A note on curriculum topics: The second workshop from the Georgia Cybersecurity and Privacy Roadmap Taskforce will look at “Bridging the Cybersecurity and Privacy Workforce Skills Gap” on April 27, 2:30 – 4 pm EDT. You can find out more details and register to attend virtually by visiting https://gacybereducation.org/. Also, this fall the School of Electrical and Computer Engineering will introduce threads for their undergrad degrees (sidenote: they follow the College of Computing, which introduced threads for its bachelor’s in computer science in 2007 when I was dean). Cybersecurity will be one of the threads in the computer engineering bachelor’s degree. Third-year student Andrew Gonzalez shares an insightful glimpse of his experience taking cybersecurity courses.

The professor will be out this summer as far as my virtual open office hours are concerned. My weekly letters to you will become more irregular until we pick back up again in August. You can quiz me on what I’ve learned these first two semesters as chair of SCP today at 1 pm at my last session this semester, and I will always be an email or a Twitter DM away until we get together again in the fall. I hope it will be in person, but we are planning for any eventuality.

Thanks for reading. Good luck on finals and have a safe summer.


Richard DeMillo
Charlotte B. and Roger C. Warren Chair of Computing 
Chair, School of Cybersecurity and Privacy  

Visit me at www.demillo.com  
Follow me on Twitter @rad_atl and @richde   

Function Equivalence with Symbolic Execution

April 16, 2021 | 12 – 1 pm EDT | LINK

Kennon Bittick
Research Scientist – GTRI CIPHER

Cybersecurity and Privacy Virtual Lecture Series
Co-sponsored by the School of Cybersecurity and Privacy and the Institute for Information Security and Privacy


Summarizing and comparing basic blocks or functions across different binaries or between binary and source code has many applications for program verification including verifying compilation, source or binary transformations, identifying patched code, and identifying library functions. This talk will present IRAD research on using static symbolic execution to prove source and binary function equivalence, with a focus on how breaking up functions or basic blocks into smaller, composable units can make the analysis tractable and bypass many common issues with symbolic execution.

Speaker Bio:

Kennon Bittick is a research scientist in the Software Assurance branch of GTRI. He has been a key technical lead and performer on security analyses of enterprise and embedded systems and has expertise in manual reverse engineering and system analysis, application of enterprise-focused static and dynamic analysis techniques to the embedded domain, and hybrid human-computer software analysis. Kennon holds a Master’s Degree in Computer Science from Georgia Tech and is the principal investigator on a number of internal and sponsored research programs.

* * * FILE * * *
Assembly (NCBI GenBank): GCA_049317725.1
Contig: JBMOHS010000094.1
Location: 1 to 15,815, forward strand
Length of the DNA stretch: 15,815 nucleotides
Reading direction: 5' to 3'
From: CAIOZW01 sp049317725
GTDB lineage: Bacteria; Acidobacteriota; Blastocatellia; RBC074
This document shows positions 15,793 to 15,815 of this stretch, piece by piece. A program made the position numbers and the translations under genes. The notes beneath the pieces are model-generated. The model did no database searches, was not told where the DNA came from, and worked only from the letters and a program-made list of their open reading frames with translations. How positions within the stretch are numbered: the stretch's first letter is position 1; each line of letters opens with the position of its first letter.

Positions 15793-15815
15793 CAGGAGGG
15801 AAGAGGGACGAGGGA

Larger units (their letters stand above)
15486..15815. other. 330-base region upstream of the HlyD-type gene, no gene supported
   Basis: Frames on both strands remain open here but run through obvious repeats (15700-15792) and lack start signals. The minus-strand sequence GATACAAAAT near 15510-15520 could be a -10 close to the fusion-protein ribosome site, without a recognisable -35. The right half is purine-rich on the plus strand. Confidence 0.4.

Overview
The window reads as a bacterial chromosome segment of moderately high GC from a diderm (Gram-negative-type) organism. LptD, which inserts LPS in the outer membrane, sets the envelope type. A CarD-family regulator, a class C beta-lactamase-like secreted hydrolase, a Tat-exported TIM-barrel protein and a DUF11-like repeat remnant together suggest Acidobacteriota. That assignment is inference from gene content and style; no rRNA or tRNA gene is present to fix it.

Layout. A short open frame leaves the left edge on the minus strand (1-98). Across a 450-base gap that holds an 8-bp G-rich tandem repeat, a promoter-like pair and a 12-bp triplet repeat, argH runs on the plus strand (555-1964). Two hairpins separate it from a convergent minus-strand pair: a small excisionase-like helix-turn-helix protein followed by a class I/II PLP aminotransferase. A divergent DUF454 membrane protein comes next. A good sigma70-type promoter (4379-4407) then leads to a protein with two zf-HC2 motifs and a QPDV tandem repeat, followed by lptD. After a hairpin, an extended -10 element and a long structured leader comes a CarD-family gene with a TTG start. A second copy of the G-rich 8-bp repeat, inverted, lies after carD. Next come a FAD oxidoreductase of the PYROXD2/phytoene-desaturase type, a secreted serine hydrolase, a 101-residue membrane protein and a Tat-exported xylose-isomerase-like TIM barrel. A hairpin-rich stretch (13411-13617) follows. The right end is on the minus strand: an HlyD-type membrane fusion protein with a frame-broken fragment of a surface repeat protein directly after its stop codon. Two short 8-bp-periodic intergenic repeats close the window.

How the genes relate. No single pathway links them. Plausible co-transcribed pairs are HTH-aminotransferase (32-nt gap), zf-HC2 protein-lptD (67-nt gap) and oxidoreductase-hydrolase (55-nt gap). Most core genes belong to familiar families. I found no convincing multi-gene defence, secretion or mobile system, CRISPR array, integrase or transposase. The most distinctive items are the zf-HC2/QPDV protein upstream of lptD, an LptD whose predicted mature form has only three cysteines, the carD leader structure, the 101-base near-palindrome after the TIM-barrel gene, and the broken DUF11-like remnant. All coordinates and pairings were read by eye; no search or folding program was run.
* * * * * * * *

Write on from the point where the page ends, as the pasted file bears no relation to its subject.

Chair’s Message | Extending Our Reach

April 9, 2021

Dear Cybersecurity and Privacy community,

As we hit the final stretch of spring semester, the school community – faculty, students, operations staff, administration, and external supporters – continue to engage and lay the groundwork for the coming fall. We are constantly looking forward, but we also have some high-visibility activity taking place now that’s worth taking note of:

The Technology Association of Georgia announced last week its picks for 2021’s Top 10 Innovative Technology Companies in Georgia. On the list is Codoxo, which almost five years ago to the day was the winner of the IISP Inaugural Demo Day Finale at Georgia Tech (April 13, 2016). The original GT news story includes a great testimonial about how a course in information security inspired two-time alum Musheer Ahmed to pursue his future career path. Now his company is using AI forensics to help mitigate the loss of billions of dollars in U.S. healthcare due to fraud, waste, and abuse.

Speaking of healthcare, a hack of Health Net records (and several universities) in January and just disclosed in March, has fueled the discussion over adoption of a national privacy law. I talked with a L.A. Times business columnist about the topic, and if you want an excellent overview of current global privacy issues, view a recording of Peter Swire’s Q&A with students at one of my virtual open office hours earlier this semester.

Data privacy is also getting attention in the spring issue of the Georgia Tech alumni magazine, hot off the presses and centered on ethics in tech. SCP faculty members Peter Swire and Annie Antón are featured and, without spoiling the short read for you, I will say that they frame the discussion in a very interesting way.

Last week’s virtual celebration for the NSA Codebreaker Challenge turned into an almost exclusively Georgia affair. The top three schools were invited to talk with National Security Agency officials and give input on future challenges. UNG and Georgia Tech (#1 and #2 in the 2020 challenge) were followed by #3 Oregon State which, as it turns out, has GT alum Yeongjin Jang organizing the university’s efforts. If you’re keeping count, Georgia Tech is one of 11 NSA Centers of Academic Excellence in Cybersecurity in the state, and Georgia sits in the top 10 nationally for number of CAE-designated institutions.

The codebreaker challenge is an example of students having an opportunity to work on complex and realistic problems in cybersecurity. As part of the efforts of the Georgia Cybersecurity and Privacy Roadmap Taskforce (GCRT) that I chair, the group is looking at such opportunities that support increasing the potential talent pool for the cyber workforce.